The birthing stools should be used in every health facility to encourage more expectant mothers to deliver in a health facility where they will be supervised by professionals.
Dr Patrick Aboagye, Deputy Director in Charge of Family Health of the GHS in an interview with GNA, thinks there is hope for Ghana to achieve the MDG 5 if only the right resources are put in place to address the identified challenges.
He explained that the birthing stool has not been accepted by all women though it is commonly used in Northern, Upper East and Upper West regions and some parts of the Central Region.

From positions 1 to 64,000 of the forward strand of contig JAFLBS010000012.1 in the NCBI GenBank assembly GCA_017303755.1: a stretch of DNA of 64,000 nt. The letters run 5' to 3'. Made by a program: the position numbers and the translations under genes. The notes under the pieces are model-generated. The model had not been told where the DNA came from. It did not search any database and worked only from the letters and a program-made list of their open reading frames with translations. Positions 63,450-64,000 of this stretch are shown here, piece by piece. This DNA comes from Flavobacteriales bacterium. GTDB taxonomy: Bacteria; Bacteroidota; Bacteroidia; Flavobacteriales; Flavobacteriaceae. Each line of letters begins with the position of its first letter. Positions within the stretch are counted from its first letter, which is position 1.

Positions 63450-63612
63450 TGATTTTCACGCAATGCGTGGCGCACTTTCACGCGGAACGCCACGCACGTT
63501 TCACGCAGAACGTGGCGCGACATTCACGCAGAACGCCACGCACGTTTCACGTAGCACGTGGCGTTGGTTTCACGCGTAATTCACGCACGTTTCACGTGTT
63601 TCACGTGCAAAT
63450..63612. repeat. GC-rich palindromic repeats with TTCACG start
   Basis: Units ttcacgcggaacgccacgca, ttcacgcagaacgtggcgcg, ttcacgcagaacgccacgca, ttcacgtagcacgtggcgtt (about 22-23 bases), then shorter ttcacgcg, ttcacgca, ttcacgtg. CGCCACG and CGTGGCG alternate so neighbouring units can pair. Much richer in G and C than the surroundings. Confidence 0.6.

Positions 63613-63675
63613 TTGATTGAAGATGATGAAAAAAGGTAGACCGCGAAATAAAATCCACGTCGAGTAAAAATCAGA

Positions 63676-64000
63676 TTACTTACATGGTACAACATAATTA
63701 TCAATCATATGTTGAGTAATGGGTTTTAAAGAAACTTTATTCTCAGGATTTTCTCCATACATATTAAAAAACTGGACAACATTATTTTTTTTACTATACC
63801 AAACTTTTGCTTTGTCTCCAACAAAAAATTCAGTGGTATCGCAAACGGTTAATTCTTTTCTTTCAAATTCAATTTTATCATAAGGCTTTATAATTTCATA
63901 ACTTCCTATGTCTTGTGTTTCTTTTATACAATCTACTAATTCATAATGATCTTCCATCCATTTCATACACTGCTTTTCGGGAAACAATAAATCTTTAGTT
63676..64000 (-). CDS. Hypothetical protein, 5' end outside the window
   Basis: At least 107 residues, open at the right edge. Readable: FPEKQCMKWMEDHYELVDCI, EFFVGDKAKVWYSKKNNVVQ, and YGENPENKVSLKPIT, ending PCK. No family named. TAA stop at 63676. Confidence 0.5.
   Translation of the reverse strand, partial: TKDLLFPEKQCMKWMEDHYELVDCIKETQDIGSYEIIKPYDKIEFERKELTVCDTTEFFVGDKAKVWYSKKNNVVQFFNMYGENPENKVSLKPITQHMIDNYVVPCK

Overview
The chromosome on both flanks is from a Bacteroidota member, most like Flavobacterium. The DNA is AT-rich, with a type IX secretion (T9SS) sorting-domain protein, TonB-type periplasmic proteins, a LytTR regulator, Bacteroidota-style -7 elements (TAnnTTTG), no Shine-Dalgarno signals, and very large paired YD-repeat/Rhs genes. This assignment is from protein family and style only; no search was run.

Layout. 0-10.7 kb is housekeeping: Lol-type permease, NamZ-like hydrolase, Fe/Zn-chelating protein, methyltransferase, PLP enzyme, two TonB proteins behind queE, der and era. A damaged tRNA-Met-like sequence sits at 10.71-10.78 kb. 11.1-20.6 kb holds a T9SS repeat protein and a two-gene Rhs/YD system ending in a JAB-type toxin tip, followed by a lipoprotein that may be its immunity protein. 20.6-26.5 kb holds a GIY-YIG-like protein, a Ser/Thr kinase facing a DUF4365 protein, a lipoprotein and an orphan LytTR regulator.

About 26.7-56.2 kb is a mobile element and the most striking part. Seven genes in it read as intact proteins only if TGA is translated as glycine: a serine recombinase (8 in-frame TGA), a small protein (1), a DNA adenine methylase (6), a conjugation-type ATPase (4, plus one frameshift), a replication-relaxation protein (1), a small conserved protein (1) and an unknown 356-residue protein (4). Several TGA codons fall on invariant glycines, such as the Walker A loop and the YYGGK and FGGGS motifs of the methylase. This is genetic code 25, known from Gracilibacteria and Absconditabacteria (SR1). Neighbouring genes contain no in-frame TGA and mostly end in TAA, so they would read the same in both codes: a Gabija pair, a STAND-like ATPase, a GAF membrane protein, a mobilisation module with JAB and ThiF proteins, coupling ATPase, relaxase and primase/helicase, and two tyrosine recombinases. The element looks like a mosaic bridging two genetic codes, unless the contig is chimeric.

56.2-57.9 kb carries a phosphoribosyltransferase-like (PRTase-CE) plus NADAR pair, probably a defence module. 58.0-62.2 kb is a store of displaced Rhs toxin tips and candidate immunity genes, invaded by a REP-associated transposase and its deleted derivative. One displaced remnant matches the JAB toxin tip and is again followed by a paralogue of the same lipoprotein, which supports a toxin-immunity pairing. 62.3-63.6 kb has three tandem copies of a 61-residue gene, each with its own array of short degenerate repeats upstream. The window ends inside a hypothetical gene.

This he said was so because many women prefer giving birth using different positions suitable to them by either squatting or lying on their back
He noted that with the squatting position, injuries are lower in occurring whilst delivery was also quicker during the second stage of delivery.
Dr Aboagye noted that although it was equally good and an advantageous, getting service providers to accept it was a challenge whilst getting space for the stools was also a problem.
He called for more resources for the training of midwives and health professionals on the acceptability of the stool though it would not replace the old system of delivery.
Meanwhile, the Commission on Human Rights and Administrative Justice (CHRAJ) says Ghana is unlikely to meet the MDG target of 185 per 100,000 live births by 2015 unless pragmatic steps are taken to speed up the pace of maternal health interventions in the country.